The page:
After meandering through five years of uncharacteristic performance, the last several months signal economic growth has finally hit a normal stride. For three consecutive months the economy produced an average of 272,000 jobs. This amount is more than adequate to absorb displaced workers who are re-entering the market and normal labor force growth. The expansion is now marching to a normal beat.
The Labor Department latest jobs report, covering activity in June, revealed 288,000 new jobs were created and the unemployment rate declined to 6.1% from 6.3% the month before. If the current pace of recovery continues, next months unemployment rate should enter the 5 percentage point region – something unimaginable in recent years.
The economy is defying the odds in another respect. Specifically, since World War II the average expansion has lasted five years. The current recovery began in June 2009, which means last month the economy crossed the five-year threshold, and it seems poised to continue to grow months if not years into the future.
Virtually all segments of the economy experienced gains. Unemployment among blacks has been particularly intractable. Yet last month it declined by almost a full percentage point, from 11.5% to 10.7%. This decline is a bellwether. An unfortunate fact is that employment gains among blacks have always trailed gains of every other demographic group. So when their rate shows improvement, rates among other groups have already recovered. Black unemployment declined over the last year from 13.5% to its current level of 10.7%.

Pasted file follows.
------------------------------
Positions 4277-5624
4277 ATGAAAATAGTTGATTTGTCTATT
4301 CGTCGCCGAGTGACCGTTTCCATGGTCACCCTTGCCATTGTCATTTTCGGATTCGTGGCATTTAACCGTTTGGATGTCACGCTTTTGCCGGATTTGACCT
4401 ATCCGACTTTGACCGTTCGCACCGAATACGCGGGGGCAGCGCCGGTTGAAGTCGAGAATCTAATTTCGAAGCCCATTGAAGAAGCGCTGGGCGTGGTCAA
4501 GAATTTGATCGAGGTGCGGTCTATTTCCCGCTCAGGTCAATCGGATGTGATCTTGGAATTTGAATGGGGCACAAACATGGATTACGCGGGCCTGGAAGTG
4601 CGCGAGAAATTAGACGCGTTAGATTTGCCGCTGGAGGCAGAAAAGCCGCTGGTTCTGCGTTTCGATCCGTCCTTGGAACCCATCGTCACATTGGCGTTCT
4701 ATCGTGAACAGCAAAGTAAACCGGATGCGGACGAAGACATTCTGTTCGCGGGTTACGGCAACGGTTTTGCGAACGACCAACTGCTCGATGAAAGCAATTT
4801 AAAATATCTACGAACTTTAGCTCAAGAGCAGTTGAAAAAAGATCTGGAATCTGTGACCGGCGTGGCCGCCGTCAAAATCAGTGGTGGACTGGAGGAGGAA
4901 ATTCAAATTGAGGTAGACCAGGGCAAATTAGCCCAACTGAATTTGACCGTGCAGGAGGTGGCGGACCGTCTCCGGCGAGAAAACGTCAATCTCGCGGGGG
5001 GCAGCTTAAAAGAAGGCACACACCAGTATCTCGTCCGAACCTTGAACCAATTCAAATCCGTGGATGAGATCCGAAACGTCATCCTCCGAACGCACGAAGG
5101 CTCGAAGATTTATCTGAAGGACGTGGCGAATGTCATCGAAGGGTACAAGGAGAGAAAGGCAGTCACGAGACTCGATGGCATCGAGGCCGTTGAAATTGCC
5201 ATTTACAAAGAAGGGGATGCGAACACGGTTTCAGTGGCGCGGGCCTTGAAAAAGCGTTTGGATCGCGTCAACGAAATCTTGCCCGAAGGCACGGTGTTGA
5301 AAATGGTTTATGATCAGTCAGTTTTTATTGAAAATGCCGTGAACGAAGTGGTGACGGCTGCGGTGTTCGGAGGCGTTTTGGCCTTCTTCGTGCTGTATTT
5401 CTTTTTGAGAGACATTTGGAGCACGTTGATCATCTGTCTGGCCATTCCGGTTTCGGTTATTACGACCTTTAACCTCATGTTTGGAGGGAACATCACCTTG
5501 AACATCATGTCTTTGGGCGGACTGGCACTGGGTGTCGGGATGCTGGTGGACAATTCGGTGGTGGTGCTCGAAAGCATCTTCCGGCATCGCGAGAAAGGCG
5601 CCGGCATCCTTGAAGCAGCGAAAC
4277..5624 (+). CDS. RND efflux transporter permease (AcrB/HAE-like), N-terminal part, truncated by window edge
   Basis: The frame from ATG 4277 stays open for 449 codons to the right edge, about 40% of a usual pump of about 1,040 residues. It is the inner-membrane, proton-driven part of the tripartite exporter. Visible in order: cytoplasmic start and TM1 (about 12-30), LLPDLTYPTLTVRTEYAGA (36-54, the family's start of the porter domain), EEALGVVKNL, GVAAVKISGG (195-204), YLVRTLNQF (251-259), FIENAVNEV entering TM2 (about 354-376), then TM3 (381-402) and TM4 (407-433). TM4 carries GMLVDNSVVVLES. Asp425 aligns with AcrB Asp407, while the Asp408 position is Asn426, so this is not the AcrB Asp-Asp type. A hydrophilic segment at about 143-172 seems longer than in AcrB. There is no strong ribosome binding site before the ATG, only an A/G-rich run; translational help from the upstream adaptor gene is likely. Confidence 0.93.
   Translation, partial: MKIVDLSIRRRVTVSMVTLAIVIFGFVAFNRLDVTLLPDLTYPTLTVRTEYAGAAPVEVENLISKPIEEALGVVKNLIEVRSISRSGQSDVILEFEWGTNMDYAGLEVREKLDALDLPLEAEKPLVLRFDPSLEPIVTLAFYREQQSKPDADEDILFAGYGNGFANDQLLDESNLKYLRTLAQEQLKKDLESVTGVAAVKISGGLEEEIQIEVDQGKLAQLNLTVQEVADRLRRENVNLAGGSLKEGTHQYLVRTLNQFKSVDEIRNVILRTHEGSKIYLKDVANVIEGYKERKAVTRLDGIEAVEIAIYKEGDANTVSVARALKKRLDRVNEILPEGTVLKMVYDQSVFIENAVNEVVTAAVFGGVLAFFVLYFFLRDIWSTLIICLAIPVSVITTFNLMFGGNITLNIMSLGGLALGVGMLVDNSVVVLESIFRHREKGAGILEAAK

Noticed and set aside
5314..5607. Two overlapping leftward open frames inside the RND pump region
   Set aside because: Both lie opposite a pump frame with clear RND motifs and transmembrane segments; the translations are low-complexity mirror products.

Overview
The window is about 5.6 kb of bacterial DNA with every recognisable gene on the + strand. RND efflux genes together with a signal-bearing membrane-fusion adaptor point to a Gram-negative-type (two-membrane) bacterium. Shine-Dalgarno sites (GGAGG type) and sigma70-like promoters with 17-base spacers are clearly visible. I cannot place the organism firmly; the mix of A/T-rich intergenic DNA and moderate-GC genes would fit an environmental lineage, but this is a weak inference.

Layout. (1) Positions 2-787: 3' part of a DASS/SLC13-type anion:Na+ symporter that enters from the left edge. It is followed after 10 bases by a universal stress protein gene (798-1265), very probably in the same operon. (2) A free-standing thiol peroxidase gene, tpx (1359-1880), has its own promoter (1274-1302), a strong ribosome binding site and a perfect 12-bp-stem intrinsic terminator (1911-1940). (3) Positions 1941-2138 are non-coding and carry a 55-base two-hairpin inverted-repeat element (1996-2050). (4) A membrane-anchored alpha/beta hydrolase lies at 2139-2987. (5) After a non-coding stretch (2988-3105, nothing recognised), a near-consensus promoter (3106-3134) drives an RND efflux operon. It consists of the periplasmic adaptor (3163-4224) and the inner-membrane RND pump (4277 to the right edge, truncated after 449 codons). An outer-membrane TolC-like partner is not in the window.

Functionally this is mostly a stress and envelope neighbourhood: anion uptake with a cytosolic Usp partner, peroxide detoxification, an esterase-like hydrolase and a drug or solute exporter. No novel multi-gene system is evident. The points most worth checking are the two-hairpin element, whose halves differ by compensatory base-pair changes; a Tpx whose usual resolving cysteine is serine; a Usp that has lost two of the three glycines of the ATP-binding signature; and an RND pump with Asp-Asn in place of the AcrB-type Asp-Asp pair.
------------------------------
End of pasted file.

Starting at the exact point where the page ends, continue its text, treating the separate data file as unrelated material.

A final important signal of a return to normality is the fact that the unemployment rate dropped even though 81,000 workers came back into the labor market. This means job growth was substantial enough to absorb the new influx as well as those who remained in the labor market searching for work. The numbers of unemployed persons declined by 325,000, in June, while the number of employed persons increased by 407,000. These are indeed signs of a very healthy recovery.
No longer do we have to look for the light at the end of the unemployment tunnel, we have finally exited the tunnel. The question remaining is how long will the Federal Reserve allow the recovery to continue before raising interest rates to combat inflation.